Finished up #12 and #13. It was a shame back when I was younger that I missed out on these. Not knowing anything about comic books, and having a general lack of the concept of time, my weekly visits to our Circle K proved unfruitful. The interesting thing is #11 would be the only issue I ever bought at that Circle K. Across the street we had a car wash place where I used to buy my football cards. Well, it closed down some time the previous year and was abandoned for a while until construction started up in the fall if I remember correctly. It stopped during the winter but picked right back up. My friends and I were all very anxious to see what could be replacing our old secret hangout. It ended up being a 7-11, which would be our new and improved hangout for years to come, not to mention my main source of Joe comics until I got older and found a comic shop on the east side of town, close to the freeway. I have many memories of my friend Kent and I mowing lawns and then riding our bikes to Grand Central to buy new Joe toys. Then we would stop at the "Sev" on the way home and hope for the new comic to be sitting on the shelf. We checked every week for months, usually missing out on the month's issue, until the clerk realized what our ritual was and started letting us know when she got her shipments. That was an evil place. Every penny I earned that wasn't earmarked for Joe toys was spent there, either for Big Gulps/Slurpees or the arcade games (which Circle K didn't have) or the monthly Joe comic. It got to the point where we were on a first name basis with her and my mom actually grounded me from going there a few times as a form of punishment.
The first time I read about these issues was actually in Yearbook 1. I then was able to read the whole issue when the small digests came out. I actualy didn't get my hands on the actual comics until a few years ago. Well, enough of my trip down memory lane. On to the story itself.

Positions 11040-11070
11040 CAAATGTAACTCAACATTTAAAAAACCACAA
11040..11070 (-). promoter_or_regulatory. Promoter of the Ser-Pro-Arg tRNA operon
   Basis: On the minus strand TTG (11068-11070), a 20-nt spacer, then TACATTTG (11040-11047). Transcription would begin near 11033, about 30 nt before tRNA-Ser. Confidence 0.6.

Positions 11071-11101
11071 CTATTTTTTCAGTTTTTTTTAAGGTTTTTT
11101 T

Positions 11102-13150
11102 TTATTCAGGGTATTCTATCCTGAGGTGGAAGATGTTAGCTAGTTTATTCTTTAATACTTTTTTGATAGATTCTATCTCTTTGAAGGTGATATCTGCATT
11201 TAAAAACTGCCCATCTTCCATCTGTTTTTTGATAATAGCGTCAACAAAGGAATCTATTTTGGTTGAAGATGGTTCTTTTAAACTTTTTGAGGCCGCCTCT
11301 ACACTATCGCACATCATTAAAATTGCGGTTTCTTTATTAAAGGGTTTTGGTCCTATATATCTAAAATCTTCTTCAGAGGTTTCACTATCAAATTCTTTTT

This would be the first time we had a plot take multiple issues to reach it's conclusion. Personally, this type of storytelling is my favorite. Single self-contained issues are okay on occasion, but watching a plot unfold over six or more issues is just more enjoyable for me. Otherwise, most of the time the story just feels rushed, especially at the end. Mr. Hama paced out #12 and #13 masterfully, giving us a heavy dose of action sequences with some humor sprinkled in. I always enjoyed the humor elements, as long as they didn't overtake the story. Same with the sci-fi and mystical arts. It has been my experience in the Marines that it's pretty common to break up tense situations with a bit of humor, so I enjoyed those moments more as I got older.
How about Gung-Ho? Gets introduced in #11 and is already paired up with Snake Eyes as the BAMF team. This is also the first introduction of Scar-face, the much maligned COBRA Trooper, who throughout the next few issues you just couldn't help but feel sorry for. Venom returns and easily deduces who Stalker and Breaker are. Kwinn makes a surprise appearance, although the scene with him disarming the Joes with a burst of his .30 cal is a bit much. That bothered me the first time I read it and bothers me more now. Could have done the same thing with a pistol and it would actually be believable. Luckiest eskimo ever I guess. You know he isn't a good guy, but the way he carries himself and is so honorable in fulfilling his contract, you cannot help but like the big lug.